When I was looking to hire a coordinator for my 2012 supervisor campaign, one resume stood out for all the wrong reasons: an entry-level job that lasted nine months followed by years of unexplained holes.
It even dared to list Supervisor Scott Wiener as a reference — one of San Francisco’s most well known and hardest-working politicians.
Yet Wiener called to vouch for the applicant: an HIV-positive, formerly homeless and recovering meth addict. He had interned in Wiener’s City Hall office.
I gave Gary McCoy the job and quickly learned compassionate, loyal and ethical people could exist in politics.
McCoy, 37, also reminded me that well-coordinated social services and effective public policy are important in dealing with all the issues he faced. The human spirit can survive some very dark places when there is a path to realize its full potential.
Before interning for Wiener, McCoy slept above an elevator shaft at the UCSF Parnassus campus. His grandmother sent him money, but he spent it on meth, too high to care about the AIDS-related Kaposi Sarcoma lesions on his body.
“I just thought about my friend from back home telling me that San Francisco is where gay men came to die,” said McCoy, who left a religiously conservative town in Virginia to follow a boyfriend to San Francisco and became adrift when the relationship ended.
“I didn’t go home because there was too much shame in contracting HIV,” he said. “I thought I had completely failed at life. I didn’t really talk to my family for years.”
The death of a close friend and fellow addict made McCoy want to avoid the same fate. So he began to take medication at San Francisco General Hospital’s AIDS clinic, ate meals at Glide Memorial Church, found shelter at AIDS Housing Alliance and got sober with Baker Places Residential Treatment and the Castro Country Club’s 12-step programs.
Many organizations contributed to McCoy’s recovery but he had to find them on his own. It was hit and miss as McCoy encountered incompetent taxpayer-funded nonprofits.
“I always wondered how they stayed open. Then I found out programs that work and programs that don’t work both get city funding,” said McCoy, who has been a legislative aide for Wiener and supervisors London Breed and Julie Christensen. “Just throwing a ton of money at social services is not the answer. There needs to be better coordination and oversight. The mayor’s homeless navigation center is a good start. I wish it had been there for me.”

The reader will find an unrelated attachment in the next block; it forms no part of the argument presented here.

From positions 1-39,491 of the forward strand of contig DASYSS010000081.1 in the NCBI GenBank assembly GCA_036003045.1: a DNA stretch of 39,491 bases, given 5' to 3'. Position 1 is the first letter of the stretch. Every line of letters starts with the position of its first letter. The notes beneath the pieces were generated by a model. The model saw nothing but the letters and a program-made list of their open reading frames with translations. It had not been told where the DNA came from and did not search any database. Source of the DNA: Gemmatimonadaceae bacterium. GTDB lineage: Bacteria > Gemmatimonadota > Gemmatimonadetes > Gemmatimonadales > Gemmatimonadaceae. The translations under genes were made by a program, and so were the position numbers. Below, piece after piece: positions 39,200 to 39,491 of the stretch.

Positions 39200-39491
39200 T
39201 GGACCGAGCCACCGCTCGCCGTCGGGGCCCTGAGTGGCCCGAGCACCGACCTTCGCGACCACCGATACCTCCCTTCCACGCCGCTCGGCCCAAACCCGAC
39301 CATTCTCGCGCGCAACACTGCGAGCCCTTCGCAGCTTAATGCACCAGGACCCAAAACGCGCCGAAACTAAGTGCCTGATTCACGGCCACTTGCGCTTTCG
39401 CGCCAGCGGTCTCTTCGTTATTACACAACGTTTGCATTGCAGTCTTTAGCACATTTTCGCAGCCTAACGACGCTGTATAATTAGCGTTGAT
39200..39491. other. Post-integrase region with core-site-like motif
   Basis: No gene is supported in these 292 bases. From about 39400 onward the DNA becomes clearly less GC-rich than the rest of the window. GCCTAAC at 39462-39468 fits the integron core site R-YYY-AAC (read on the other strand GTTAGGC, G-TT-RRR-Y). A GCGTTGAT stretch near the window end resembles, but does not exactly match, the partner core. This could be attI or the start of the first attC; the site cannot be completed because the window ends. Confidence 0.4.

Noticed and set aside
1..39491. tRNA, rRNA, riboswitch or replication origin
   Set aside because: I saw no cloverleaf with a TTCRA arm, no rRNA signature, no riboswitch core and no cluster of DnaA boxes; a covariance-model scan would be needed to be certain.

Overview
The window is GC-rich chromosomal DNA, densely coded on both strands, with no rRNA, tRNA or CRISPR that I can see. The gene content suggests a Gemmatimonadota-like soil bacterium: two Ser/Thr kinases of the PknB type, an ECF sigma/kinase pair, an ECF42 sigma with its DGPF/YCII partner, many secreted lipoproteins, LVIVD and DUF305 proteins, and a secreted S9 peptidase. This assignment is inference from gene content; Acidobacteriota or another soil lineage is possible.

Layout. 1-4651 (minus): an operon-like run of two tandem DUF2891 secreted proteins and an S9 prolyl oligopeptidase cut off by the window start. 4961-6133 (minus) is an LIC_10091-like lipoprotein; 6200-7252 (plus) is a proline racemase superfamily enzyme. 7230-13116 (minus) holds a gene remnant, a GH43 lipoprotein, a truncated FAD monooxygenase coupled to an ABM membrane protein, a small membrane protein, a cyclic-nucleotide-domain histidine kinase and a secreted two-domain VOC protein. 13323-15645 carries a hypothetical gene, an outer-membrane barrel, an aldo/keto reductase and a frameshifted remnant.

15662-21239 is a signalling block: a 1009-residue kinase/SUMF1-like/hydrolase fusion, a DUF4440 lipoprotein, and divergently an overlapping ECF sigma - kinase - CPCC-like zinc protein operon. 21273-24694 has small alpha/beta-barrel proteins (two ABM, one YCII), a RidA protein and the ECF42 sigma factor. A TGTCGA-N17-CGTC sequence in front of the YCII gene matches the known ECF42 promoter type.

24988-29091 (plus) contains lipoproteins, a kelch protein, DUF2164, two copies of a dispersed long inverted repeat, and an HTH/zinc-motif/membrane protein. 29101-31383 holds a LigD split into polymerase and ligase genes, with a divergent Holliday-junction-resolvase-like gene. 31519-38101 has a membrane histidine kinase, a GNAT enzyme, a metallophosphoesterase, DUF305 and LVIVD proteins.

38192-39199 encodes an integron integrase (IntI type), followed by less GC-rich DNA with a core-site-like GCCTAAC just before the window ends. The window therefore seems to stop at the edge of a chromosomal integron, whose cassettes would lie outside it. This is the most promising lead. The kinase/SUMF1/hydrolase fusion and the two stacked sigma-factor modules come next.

Wiener’s critics paint him as a heartless “right wing” moderate who criminalizes the homeless. But Wiener has actually saved lives every year by obtaining funds for measurable housing and meal programs for homeless youth. He just refuses to enable anti-social behavior on the streets with anything-goes policies.
McCoy said he embraces moderate views — like compelling the mentally ill to get treatment and prohibiting sleeping in doorways and on sidewalks — because those common sense policies work.
“If I was at the point of being OK with defecating on the street, then conservatorship would be good for me,” McCoy said. “When we let people sleep in the doorway, they can get too comfy there, drink more and not seek the help they need to change their lives. I was complacent for many years.”
McCoy said housing policy also makes him a moderate — though he and Wiener act as true progressives for championing positive change.
“The people who call themselves progressives are always fighting against more housing. It’s so contradictory — let’s not build any new housing and then let the homeless sleep on the street,” said McCoy, who doesn’t want lack of market-rate supply to turn single-room units for homeless people into expensive tech dorms.
Supervisor Christensen’s recent defeat means McCoy is looking for work again. This time his resume will stand out for all the right reasons.
“Having nothing before has made me grateful for what I have now,” said McCoy, who rents a Castro apartment with his husband Kory Powell-McCoy, a restaurant server. They met at 12-step and Wiener officiated their wedding earlier this year, which McCoy’s mother celebrated in San Francisco.
He said: “There isn’t very much these days that can get me down.”